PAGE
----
This is the hope of glory: the Light within working goodness outward.

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I have always thought of the armor as something from the outside in, as though I pick it up somewhere along the way and put it on like a coat. But now, I think the armor comes from within because it is built on and out of faith and trust.

Ephesians 6:10-11
Finally, be strong in the Lord and in his mighty power. Put on the full armor of God, so that you can take your stand against the devil’s schemes.

A visual that comes to mind is passwords. A new trend is to have a little “effectiveness” bar next to my entry and depending on the sequence of letters or numbers I enter, I get a rating. The power of the password is judged as weak, medium, or strong. I create my own choice of password and the company is merely letting me know how effective it will be to withstand the machinations of Internet evil: hackers, identity thieves, and the like.

In life, it is the practice of my faith and trust that will determine my ability to use God’s armor effectively. There are some other words, along with practice, that come to mind: diligence, stubbornness, confidence, knowledge, and self-awareness. These are also needed to hold fast to faith.

Oftentimes the darts that come from the outside are small and annoying, but the accumulation of them can be debilitating. Think of poor Gulliver and Lilliputians when they initially tie him down with ropes and hold him fast, despite the fact they are only 1/12th the size of a regular human. We must give due diligence and engage God in all areas of life, even the little things.

Stubbornness may not be the right word, perhaps it’s determination or persistence, but in any case, it’s holding fast to the faith in the face of “oncoming traffic.” (Just be sure you’re not going the wrong way on a one-way street.) It’s swimming upstream. It’s engaging the paradox. It’s giving room for miracles.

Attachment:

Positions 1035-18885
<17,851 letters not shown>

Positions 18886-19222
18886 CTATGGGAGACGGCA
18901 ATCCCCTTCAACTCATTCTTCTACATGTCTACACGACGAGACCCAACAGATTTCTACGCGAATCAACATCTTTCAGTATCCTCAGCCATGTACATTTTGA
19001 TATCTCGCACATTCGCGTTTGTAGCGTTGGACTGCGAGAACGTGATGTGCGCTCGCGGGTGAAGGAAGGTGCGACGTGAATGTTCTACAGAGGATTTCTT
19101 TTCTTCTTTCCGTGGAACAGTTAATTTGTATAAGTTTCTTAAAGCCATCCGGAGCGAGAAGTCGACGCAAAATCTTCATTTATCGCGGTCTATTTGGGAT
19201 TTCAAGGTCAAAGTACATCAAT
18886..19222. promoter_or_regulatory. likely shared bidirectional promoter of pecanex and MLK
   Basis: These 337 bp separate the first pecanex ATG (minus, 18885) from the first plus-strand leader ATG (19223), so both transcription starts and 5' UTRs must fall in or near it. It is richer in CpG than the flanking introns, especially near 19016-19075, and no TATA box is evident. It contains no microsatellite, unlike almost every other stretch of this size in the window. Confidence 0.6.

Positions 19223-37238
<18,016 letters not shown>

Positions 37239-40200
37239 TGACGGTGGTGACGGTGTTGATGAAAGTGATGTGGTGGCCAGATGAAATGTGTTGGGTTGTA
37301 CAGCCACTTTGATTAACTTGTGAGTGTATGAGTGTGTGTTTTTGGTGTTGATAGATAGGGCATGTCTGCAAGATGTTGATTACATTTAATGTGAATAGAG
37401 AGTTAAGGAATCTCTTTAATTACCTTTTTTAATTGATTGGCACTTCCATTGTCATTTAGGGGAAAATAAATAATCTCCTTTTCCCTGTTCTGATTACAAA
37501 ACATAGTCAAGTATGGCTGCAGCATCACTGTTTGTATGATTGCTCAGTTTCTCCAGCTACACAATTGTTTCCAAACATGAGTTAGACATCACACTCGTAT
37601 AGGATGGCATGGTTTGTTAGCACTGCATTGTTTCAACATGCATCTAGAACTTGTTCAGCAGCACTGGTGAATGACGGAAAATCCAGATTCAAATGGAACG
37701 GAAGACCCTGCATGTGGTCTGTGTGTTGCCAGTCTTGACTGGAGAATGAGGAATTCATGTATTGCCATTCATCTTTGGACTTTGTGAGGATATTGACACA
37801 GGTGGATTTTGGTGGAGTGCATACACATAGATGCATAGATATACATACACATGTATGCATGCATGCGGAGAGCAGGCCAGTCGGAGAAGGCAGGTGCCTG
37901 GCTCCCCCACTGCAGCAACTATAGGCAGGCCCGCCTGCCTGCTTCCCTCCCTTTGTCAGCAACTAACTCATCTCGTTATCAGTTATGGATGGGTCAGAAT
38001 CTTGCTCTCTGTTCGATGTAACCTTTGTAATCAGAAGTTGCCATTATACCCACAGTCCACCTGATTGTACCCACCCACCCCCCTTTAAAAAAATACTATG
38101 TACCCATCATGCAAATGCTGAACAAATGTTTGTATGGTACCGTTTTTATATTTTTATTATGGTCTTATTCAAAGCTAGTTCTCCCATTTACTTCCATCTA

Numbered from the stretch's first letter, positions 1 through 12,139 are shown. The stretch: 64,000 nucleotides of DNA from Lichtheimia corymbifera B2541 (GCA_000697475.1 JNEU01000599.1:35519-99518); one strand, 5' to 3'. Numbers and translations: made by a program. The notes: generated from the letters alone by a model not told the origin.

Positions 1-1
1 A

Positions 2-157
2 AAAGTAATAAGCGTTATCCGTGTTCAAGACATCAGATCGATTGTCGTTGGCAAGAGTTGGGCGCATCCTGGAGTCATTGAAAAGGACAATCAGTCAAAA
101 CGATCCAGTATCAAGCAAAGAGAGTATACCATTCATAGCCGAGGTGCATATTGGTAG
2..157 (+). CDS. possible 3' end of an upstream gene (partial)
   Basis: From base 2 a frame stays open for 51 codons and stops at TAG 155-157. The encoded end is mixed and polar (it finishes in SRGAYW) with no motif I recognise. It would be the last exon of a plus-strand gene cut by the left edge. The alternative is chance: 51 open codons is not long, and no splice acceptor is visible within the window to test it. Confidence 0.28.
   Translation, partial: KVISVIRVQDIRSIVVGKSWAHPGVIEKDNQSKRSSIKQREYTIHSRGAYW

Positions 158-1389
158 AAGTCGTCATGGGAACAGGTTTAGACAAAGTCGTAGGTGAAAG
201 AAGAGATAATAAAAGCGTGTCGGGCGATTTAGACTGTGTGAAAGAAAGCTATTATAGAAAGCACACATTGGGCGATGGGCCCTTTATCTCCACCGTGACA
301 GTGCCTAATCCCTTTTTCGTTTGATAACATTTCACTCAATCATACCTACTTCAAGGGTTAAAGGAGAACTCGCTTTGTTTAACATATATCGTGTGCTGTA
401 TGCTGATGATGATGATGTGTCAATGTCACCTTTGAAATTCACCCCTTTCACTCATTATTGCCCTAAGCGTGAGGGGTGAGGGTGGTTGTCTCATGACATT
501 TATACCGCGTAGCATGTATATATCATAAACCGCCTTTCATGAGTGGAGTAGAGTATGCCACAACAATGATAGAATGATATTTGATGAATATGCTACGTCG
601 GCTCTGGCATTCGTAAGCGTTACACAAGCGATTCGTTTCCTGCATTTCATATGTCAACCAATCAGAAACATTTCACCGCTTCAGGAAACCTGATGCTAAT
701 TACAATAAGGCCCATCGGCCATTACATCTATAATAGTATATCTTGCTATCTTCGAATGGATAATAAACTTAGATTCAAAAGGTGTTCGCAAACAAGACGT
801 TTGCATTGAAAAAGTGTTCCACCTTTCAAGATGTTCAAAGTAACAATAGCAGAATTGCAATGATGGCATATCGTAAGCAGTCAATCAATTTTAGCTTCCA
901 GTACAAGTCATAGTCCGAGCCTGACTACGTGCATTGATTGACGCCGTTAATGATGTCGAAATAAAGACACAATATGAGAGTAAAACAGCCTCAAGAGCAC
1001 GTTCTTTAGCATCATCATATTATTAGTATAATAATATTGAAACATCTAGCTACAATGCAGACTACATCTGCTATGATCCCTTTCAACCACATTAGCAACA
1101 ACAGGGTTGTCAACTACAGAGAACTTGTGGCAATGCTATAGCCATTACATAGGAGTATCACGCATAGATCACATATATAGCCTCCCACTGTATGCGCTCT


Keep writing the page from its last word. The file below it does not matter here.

Confidence because faith must be all in. That kind of confidence comes from a full commitment to an idea along with complete understanding. Now, I’m not talking about bravado that looks down on others or puts out a false impression of strength. Authentic confidence does not require loud talk or scare tactics or bullying. Confidence comes from knowing.

Which brings me to knowledge of God. As I build my knowledge of God, of God in Christ, of Christ and the Holy Spirit in me, then all the other things begin to fall into place.

I cannot put my head in the sand if I want to practice slipping into this armor. I have to be aware of who and where I am today and what is immediately ahead of me. I must connect, with an open heart, to the Spirit within. Like sweat that pours out of me on a hot day, to protect me, so does the armor of God emanate from the Spirit storehouse within.

(FD 14)

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If love is a type of submission, as I believe it is, then that is the best place to start with this controversial passage about wifely submission. You see, if ALL are to submit to one another, why must the “wife to husband” submission be “greater” or more submissive as some people imply?

Ephesians 5:22, 24
Wives, submit yourselves to your own husbands as you do to the Lord. . . . Now as the church submits to Christ, so also wives should submit to their husbands in everything.

I’m still taking baby steps when it comes to loving as Christ loved others. Here’s my theory: if I can love/submit to my husband a fraction of what Christ models for me to love/submit to everyone, we’ll have a transformed marriage.

The same habitual sins I experience with others in my daily life are magnified at home. For instance, if I judge others, even people I don’t know in the grocery line or sitting in a restaurant, is there any surprise that I judge those closest to me?

Probably, the love/submission relationship was supposed to be easier with our mates, after all, we’ve made a promise to love them, to cherish them, to stand beside them through joys and sorrows, to create families, to build a microcosm of the Church (i.e. Body of Christ). Instead, we build mini-cultures that reflect the culture in which we live. In some families, that means an environment of greed, ambition, violence, mistrust, disease, and manipulation.

I missed something along the way and forgot that my own husband is “sacred other.” He is Holy Spirit illuminated too. And that is the One to whom I am to submit within him. It is not the veiled man, but the core that is holy. And it is the core of man that is more than worthy of love and yes, even submission.

Some of his veil I caused. When two people hurt each other or become estranged in any way, the darkness covers the light within on both sides. I have been looking through two layers of sin: my own and his.

It’s a uncertain business to begin peeling the layers of “outer self” in a relationship while the other is fully clothed and protected. But I am pretty sure that “outer me” cannot love/submit to anyone in the way of Jesus.

Today, I have intention and mindfulness with love and submission for the Holy Spirit.

(FD 9)